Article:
SSD (Solutions Social Deduction) is an activity that helps groups become learning organizations.
To do so, it encourages individuals to improve the way the observe the group’s situation and pushes them to find what is good for them as well as the reusable things already working.
SSD step by step:
- You play the role of the host
- Ask the members of the group to think of one action they could do, individually, to make the life of the group slightly better. This action must be kept for themselves; it is a secret. It is not necessary a big revolutionary idea they are ask to do realize. Everybody is free to invest as much energy as they want into the activity but everybody MUST do something. then, they communicate this action to you, the host (it can be done, for instance, via a piece of paper with their action and name on it, or via a private message on your favorite messaging app)
- Ask the group when they want to gather again to get the conclusion of the activity
- Explain them that during the “conclusion gathering“, everybody will be asked to give their best guess of what the secret improvement actions done by the others were. It is ok to formulate several guesses about one participant’s actions.
- When they try to guess what others, ask them why they thought it was the improvement action, what good it brought to the group
- At the end of the first “conclusion gathering“, agree on the schedule for the next session. Even try to make it a recurring event since learning is not a one and done thing. Encourage the participants to try new things every time in order to make the activity funnier (and to explore more improvement paths). For instance, they could do things they always wanted to do but never could.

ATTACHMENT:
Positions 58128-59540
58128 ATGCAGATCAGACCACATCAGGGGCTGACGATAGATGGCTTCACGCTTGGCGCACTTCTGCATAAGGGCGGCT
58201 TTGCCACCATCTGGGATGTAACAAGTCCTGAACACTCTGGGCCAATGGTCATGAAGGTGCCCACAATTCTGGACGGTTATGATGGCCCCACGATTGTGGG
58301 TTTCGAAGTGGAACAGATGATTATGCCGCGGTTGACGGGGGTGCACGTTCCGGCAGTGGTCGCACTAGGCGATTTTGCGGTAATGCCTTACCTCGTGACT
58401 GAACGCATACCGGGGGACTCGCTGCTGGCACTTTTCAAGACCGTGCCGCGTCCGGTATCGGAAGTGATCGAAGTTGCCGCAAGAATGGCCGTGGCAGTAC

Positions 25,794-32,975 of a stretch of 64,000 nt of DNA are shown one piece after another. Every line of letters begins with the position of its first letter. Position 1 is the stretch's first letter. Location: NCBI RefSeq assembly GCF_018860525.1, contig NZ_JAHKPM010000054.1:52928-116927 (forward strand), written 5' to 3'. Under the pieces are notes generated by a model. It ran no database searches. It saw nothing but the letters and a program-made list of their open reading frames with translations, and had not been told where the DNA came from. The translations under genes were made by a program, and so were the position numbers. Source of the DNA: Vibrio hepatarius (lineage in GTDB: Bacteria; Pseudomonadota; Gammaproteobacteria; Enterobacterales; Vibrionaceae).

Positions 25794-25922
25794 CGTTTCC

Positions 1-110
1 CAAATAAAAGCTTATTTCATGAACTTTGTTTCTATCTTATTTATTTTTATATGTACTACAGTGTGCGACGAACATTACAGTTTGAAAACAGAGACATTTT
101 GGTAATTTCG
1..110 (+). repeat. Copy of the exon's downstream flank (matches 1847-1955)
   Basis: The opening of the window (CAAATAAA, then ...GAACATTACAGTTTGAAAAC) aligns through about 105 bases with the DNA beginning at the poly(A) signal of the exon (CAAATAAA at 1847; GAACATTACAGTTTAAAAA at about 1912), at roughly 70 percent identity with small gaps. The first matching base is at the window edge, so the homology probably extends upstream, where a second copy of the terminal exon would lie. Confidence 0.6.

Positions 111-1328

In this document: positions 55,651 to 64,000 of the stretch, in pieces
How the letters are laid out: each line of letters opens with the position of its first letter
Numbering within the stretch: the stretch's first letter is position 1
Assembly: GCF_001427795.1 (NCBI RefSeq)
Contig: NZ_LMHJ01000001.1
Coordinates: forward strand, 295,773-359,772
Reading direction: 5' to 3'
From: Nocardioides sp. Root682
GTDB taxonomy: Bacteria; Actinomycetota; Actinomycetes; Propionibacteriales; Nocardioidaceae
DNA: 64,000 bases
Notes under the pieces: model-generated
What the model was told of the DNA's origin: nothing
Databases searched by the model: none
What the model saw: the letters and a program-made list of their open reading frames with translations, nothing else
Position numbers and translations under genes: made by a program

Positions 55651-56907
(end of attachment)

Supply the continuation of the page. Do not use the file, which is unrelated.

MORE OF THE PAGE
Optional scoring methods for the conclusion gatherings:
Even if the activity works perfectly without any scoring mechanics, some groups may like to use one. Here are a few suggestions on how to allocate points to the participants during the “Conclusion Gatherings”.
- You can give the participants points for each correct guess about the action others chose to do at the begenning of an SSD round. I suggest not giving penalties when people make several guesses because we purposely want people to explicit as many beneficial actions as possible
- And/or you can give the participants points every time someone guessed their action, the one they communicate to the host at the beginning of the activity, well (i.e. their action was so good for the team that it has been noticed easily)
- You can also ask the participants to vote for the most original and unexpected action (and give extra points to its owner) in order to favor innovation
How does SSD help a group become a learning organization?
Asking people to try to guess what good things the others are trying to bring to the group will help them improve the way they perceive the other members and the group’s situation. Making their “group sensors” better is already a form of learning.
But even stronger than this is the fact that, by explaining why they think an action was good for the group, they are also improving their understanding of what is good for the group. It looks silly said this way but it is nonetheless true: the more you force yourself to detect specific things, the more familiar they become and the more you learn about them. Therefore, it will help the participants focus on these things in the future and it encourages them to do more of the good things they already did in the past (e.g. build on them, do them more frequently or more intensively). This is a fundamental step in making a group a learning organization.
It is also interesting to note that, among the actions they noticed and discussed during the “conclusion gatherings”, some were not specifically made within the SSD context. Some beneficial actions were done naturally and have often been debuted before the SSD officially started. This will build the group’s confidence, their awareness of the strength and the resources they have and, thus, enable their capacity to dare trying… And learn!
Thank you to Shilpi Singhal who helped me tune the steps of this activity